A Cedar City man was ordered Wednesday to stand trial for the February shooting deaths of two people at his home.
Thad Robertson, 54, is charged in 5th District Court with two counts of aggravated murder for the February shooting deaths of Diann Bailey, 59, and Jeffrey Lane Hardy, 52, whom police found shot inside a home at 386 N. 400 West.
Following preliminary hearing testimony on Wednesday, 5th District Judge Michael Westfall ruled there was enough evidence for Robertson to stand trial on two counts of aggravated murder, possession of a controlled substance and possession of a firearm by a restricted person, as well as possession of drug paraphernalia.
Robertson will be back in court on Dec. 17, where he is expected to enter a plea to charges.
Charging documents state that on Feb. 16, a California woman called Cedar City police to report that her father, Robertson, had called her to tell her he was suicidal, had "done something stupid and could not go to prison," according to the charges.
Robertson also told his daughter that "a gun was used as a scare tactic and as a result he had shot least one and possibly two subjects," the charges add.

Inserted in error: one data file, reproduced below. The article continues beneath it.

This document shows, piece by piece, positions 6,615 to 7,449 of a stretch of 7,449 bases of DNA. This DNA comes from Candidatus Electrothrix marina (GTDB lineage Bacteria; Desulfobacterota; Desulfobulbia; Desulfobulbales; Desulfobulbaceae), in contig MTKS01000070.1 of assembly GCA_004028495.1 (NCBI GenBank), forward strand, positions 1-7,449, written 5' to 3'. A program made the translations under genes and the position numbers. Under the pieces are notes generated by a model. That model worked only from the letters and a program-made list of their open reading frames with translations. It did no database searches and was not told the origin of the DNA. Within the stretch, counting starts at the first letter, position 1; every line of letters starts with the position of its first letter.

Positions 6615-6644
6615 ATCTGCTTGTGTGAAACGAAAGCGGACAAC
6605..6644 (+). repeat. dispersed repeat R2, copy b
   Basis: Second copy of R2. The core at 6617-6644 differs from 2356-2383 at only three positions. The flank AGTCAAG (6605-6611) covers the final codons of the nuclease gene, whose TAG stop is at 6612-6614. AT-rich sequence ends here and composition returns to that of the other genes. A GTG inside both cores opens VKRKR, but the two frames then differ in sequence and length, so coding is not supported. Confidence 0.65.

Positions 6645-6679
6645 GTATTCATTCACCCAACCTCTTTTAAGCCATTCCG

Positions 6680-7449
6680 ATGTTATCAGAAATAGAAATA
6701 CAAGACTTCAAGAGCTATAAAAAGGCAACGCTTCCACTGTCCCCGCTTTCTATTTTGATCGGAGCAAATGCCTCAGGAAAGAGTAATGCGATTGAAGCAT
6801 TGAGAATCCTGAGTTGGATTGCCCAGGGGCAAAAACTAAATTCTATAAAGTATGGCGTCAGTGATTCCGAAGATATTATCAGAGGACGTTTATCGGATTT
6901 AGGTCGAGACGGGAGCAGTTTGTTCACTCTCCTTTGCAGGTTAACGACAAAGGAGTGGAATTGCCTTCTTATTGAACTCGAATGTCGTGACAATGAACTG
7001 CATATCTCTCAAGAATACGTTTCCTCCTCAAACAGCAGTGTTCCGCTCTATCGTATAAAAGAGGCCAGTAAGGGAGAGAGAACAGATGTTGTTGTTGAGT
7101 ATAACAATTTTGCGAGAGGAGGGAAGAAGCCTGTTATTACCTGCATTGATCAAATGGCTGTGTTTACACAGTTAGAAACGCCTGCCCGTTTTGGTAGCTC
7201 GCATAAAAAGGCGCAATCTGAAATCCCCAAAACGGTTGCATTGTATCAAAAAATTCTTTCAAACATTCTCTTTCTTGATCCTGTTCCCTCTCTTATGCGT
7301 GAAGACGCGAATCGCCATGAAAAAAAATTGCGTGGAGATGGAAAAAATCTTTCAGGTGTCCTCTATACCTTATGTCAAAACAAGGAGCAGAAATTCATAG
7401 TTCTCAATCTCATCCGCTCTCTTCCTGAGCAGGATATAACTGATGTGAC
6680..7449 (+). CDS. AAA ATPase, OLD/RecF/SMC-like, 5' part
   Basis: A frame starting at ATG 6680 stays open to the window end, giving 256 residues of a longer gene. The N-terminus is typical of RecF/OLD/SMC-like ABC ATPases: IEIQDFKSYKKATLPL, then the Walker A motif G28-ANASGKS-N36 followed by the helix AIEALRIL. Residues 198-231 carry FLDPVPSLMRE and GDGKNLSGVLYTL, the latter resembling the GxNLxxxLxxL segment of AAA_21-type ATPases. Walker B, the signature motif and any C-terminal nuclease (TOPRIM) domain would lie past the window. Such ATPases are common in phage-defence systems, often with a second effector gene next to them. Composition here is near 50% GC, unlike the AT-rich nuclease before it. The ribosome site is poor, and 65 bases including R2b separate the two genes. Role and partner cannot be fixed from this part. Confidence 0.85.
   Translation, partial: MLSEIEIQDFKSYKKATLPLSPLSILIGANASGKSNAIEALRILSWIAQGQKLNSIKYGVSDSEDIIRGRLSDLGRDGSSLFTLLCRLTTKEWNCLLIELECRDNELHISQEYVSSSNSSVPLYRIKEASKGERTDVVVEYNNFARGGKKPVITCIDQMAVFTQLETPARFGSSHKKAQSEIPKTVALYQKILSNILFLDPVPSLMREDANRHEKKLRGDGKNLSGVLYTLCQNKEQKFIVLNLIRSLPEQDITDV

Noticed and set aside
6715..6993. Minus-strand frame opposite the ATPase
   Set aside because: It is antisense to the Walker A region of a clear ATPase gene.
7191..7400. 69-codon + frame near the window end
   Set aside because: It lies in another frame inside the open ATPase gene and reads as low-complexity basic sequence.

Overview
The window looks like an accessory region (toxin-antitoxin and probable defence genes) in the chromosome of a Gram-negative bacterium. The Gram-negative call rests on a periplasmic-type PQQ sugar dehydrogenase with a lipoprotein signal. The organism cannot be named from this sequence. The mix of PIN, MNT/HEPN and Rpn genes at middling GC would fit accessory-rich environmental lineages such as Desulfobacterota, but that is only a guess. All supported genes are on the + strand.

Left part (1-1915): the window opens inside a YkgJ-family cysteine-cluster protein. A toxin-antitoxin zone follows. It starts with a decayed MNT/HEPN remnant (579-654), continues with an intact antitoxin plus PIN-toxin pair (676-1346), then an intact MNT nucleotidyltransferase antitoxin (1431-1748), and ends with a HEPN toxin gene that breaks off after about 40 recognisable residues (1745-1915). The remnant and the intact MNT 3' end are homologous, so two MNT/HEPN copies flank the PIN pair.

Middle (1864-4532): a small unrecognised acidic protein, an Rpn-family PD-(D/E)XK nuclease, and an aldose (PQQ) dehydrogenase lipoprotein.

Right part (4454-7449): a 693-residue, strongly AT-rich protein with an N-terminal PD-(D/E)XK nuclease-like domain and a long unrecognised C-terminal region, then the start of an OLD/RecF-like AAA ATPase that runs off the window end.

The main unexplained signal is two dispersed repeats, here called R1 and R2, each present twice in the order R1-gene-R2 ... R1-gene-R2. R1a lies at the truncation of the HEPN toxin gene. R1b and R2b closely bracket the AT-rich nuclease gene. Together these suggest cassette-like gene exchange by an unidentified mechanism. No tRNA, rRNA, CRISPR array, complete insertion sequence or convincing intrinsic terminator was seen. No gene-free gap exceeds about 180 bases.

Officers arrived at the home to find Robertson as he was leaving. Inside the home, police found Hardy's body he had been shot twice and Bailey, suffering from a gunshot wound to the head. She was taken to the hospital and later died.
Investigators found a .357-caliber revolver next to Bailey, and a matching bullet in Robertson's front pants pocket. Robertson admitted the gun was his, according to the charges.
Police also found methamphetamine and a glass pipe in Robertson's pockets, and preliminary test of Robertson's urine showed "non-negative" for the drug, the charges add. Robertson was booked into Iron County jail.
According to Utah court records, all three of the people involved in the shooting case have lived at the Cedar City home at one time or another: Robertson has lived there since 2006, Bailey listed it as her address in 2007, and Hardy was living there in 2011.
In July 2007, Bailey filed for a protective order against Robertson, but two weeks later asked a judge to dismiss it, according to court records.